At age 9, Christopher Aronson was already into theater. In college, he majored in Theater Arts at Ateneo de Manila University, where he learned and deepened his craft, and explored experimental methods.
“It blew my mind even more,” says this 26-year-old director, actor and playwright.
“Since then, I have chosen to explore and experiment with the medium of theater as a ritualistic and rapturous language of the senses,” he says.
He believes that much of life is lived in slumber, so much so that it ends up becoming routine. Being an actor gives him the wondrous privilege of waking from that slumber by consciously playing a second life for an hour or more.
“But what truly makes the job of the actor utterly ecstatic,” he says, “is that his performance is seen by others who surrender their attention to a real virtuality in front of them, and that is when the ritual of the theater comes alive. Suddenly there’s magic in the air.”
He grew up marveling at the works of Dr. Seuss, Jack Prelutsky’s “Ride a Purple Pelican” and Maurice Sendak’s “Where the Wild Things Are”—children’s books his mother would read to him during bedtime.
These would spark his imagination as a child. “My mother is to be thanked for getting me hooked on the drug of wonder,” he muses.
He admires and is moved by the theater works of Onofre Pagsanghan, Zenaida Amador, Ricardo Abad, Glenn Mas, Banaue Miclat-Janzen, Missy Maramara, Anton Juan, JK Anicoche, Bito Aguilos, Guelan Luarca, BJ Crisostomo, Daniel Darwin, Russ Ligtas and Ea Torrado.
The theater greats from the West that he looks up to are Jerzy Grotowsky, Bertolt Brecht, Antonin Artaud, Robert Wilson, Richard Foreman, Peter Brook and William Shakespeare.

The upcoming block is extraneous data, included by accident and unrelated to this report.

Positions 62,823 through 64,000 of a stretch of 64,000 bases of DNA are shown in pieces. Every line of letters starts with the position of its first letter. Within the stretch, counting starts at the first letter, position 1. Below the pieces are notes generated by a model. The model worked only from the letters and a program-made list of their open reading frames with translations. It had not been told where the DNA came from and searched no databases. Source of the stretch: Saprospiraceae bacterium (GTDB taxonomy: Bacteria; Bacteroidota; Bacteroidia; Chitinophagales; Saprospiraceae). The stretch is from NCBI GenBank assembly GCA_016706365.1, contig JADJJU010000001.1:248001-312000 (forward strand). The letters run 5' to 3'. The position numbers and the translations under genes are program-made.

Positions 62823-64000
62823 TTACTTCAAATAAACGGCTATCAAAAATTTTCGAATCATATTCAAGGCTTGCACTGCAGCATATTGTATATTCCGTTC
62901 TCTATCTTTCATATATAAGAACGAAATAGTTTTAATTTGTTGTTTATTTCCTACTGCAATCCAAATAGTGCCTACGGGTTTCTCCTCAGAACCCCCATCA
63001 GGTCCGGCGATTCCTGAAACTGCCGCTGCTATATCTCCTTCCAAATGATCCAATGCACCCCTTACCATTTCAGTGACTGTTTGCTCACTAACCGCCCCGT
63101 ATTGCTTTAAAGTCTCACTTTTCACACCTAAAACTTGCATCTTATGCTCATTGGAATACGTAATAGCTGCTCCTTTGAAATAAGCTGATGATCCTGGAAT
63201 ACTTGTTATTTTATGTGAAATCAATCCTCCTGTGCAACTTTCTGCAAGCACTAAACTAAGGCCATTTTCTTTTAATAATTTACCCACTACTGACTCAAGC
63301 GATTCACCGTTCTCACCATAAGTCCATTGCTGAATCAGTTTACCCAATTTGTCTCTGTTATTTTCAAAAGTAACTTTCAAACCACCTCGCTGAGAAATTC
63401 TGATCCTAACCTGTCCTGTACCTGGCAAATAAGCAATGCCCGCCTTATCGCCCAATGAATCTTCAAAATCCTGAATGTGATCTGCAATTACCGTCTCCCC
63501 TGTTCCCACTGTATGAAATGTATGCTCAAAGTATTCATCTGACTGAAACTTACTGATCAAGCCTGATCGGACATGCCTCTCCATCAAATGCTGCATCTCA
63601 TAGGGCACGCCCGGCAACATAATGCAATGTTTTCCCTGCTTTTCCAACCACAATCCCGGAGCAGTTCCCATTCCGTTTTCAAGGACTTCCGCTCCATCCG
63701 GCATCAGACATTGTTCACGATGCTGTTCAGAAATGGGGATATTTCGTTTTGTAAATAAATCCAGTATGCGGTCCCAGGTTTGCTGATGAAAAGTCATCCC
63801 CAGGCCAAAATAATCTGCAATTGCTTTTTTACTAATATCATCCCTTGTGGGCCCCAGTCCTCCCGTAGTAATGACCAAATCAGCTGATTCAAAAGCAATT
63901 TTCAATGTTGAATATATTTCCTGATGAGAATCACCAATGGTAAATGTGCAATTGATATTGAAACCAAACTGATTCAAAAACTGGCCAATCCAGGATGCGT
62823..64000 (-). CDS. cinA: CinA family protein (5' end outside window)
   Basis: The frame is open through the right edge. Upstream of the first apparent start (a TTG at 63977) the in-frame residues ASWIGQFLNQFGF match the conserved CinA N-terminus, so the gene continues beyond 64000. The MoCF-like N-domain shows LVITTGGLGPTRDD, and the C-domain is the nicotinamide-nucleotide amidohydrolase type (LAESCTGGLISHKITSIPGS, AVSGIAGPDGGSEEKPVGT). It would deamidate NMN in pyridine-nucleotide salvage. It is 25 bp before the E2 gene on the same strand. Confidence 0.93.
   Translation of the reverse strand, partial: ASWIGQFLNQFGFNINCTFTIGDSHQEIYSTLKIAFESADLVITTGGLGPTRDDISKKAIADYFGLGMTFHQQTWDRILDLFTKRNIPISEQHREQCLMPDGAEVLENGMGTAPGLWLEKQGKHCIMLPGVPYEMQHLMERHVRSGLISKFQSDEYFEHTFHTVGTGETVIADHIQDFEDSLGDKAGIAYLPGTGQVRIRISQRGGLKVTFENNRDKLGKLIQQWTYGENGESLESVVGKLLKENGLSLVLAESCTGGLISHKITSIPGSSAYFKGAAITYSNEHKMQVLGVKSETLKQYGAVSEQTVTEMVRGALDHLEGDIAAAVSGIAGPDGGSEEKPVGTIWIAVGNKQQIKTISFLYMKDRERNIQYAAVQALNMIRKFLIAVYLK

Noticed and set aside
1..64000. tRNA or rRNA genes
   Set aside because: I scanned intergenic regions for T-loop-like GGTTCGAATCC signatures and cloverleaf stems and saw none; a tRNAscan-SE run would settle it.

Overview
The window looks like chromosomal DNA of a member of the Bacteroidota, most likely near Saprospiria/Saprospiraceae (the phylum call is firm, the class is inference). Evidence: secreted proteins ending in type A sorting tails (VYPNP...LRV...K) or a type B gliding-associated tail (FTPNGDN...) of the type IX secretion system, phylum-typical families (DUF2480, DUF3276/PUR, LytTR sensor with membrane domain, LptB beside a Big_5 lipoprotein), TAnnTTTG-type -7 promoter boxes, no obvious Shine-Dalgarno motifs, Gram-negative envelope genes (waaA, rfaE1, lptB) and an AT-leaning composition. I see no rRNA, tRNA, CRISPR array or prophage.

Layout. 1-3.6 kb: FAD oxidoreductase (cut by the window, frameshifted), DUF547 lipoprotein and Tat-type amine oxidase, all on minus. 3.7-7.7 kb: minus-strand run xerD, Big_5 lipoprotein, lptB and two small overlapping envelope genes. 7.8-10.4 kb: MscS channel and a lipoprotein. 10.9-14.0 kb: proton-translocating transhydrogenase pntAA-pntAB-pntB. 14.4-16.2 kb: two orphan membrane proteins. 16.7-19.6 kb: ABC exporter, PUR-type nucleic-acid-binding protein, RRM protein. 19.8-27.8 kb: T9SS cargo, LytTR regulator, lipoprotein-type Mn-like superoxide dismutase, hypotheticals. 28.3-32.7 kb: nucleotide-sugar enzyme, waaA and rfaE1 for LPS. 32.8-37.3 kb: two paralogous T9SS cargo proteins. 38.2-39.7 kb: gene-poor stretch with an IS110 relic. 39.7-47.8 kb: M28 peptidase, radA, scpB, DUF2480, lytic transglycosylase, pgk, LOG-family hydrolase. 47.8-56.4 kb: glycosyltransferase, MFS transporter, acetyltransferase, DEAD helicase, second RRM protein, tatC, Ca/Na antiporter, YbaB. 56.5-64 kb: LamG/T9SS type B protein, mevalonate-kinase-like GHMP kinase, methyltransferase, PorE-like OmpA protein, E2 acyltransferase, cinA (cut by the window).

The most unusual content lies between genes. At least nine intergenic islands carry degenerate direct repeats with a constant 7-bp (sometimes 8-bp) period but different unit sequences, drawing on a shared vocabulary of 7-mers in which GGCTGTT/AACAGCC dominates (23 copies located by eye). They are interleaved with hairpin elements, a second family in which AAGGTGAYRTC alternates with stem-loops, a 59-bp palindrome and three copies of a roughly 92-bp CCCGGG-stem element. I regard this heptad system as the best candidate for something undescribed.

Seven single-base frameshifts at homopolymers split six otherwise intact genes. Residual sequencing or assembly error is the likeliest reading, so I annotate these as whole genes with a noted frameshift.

Last year, he produced “Ritual World,” in which he gathered five actors from five different countries (including the Philippines) and invited them to devise a play—each actor speaking in his native language, each performing his own rituals.
“The magic they created with their guitar, violin, dances, poi and HulaHoop, performed in a theater-in-the-round setup, in effect, turned them into modern-day shamans who took the audience into an enchanting world beyond their normal sensory realm,” he recalls.
Theater as ‘ritual’
To further explore his interest in theater as a “ritual,” he is producing and performing in a one-man show, “Songs of the Electric Soul.” He says it’s his own idea and attempt to create an animalistic ritual for an urban context.
“I will be casting a metaphysical spell on the audience that will inundate their eyeballs, eardrums and heart-ears with the technological magic of projection mapping (animation and graphics projected onto a three-dimensional sculpture), electronic music, smartphones, tablets and the Internet,” he says.
He adds: “I’ll also include my own antics, movement techniques and magical craft to expand the audience’s minds.”
For Aronson, young people must be persuaded to make “new” theater, in every sense of the word. He encourages young theater people to push the boundaries of creativity and imagination. In theater, new forms must be discovered.
“New approaches, new dialogues, new ways of writing the text and new performer-audience dynamics,” he explains. “Young people must find new ways of expanding people’s consciousness.”
“Songs of an Electric Soul” runs Nov. 28 and 29, and Dec. 6, 7, 13 and 14; 8 p.m.; at Sev’s Café, Legaspi Tower, Ocampo Street, Malate, Manila.